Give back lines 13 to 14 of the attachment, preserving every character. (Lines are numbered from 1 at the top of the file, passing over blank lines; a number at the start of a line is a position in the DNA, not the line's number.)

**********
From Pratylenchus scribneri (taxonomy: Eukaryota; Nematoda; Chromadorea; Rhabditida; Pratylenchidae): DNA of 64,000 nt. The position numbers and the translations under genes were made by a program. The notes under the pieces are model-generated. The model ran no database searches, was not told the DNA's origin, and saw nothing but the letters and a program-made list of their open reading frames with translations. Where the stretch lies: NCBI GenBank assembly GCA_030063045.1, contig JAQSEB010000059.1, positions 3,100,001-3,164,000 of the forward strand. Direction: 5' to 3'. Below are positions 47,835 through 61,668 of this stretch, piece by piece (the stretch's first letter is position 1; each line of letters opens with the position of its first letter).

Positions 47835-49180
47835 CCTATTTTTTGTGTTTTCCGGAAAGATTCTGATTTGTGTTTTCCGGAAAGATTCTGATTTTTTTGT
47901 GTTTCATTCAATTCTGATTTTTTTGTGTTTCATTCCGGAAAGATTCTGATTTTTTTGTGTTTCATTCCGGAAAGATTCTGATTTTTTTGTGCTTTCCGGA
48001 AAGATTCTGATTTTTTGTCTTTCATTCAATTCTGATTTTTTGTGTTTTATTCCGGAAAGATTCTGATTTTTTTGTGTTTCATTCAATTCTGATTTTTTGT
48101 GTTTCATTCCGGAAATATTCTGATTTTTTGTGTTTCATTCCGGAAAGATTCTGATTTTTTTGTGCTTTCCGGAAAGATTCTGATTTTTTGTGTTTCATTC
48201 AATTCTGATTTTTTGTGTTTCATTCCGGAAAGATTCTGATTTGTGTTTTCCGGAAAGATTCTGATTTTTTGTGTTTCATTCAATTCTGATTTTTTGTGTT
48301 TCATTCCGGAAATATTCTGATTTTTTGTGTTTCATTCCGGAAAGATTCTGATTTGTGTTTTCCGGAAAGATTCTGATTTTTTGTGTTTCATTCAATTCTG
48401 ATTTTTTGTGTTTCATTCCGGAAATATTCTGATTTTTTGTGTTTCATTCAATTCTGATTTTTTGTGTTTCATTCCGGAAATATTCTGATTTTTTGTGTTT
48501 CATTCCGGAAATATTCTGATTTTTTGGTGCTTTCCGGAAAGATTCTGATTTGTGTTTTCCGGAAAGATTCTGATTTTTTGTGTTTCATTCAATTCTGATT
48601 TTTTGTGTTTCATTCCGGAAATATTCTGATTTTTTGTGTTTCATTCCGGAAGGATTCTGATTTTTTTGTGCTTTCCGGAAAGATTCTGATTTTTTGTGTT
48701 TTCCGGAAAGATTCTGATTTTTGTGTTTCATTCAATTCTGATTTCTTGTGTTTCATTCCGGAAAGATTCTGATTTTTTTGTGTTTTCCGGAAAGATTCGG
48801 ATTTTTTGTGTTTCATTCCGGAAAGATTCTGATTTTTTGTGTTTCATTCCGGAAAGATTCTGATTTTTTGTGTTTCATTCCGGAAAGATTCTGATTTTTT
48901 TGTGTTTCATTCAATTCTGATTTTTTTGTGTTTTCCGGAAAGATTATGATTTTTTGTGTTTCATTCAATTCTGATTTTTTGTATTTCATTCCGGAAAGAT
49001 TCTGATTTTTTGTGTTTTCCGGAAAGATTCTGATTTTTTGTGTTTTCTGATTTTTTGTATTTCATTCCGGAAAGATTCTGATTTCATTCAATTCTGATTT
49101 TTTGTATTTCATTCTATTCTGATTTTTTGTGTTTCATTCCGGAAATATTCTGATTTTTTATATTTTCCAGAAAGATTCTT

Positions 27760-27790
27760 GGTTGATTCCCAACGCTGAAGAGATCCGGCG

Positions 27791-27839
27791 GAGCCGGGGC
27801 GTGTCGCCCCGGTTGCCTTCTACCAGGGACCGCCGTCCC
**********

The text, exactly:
48801 ATTTTTTGTGTTTCATTCCGGAAAGATTCTGATTTTTTGTGTTTCATTCCGGAAAGATTCTGATTTTTTGTGTTTCATTCCGGAAAGATTCTGATTTTTT
48901 TGTGTTTCATTCAATTCTGATTTTTTTGTGTTTTCCGGAAAGATTATGATTTTTTGTGTTTCATTCAATTCTGATTTTTTGTATTTCATTCCGGAAAGAT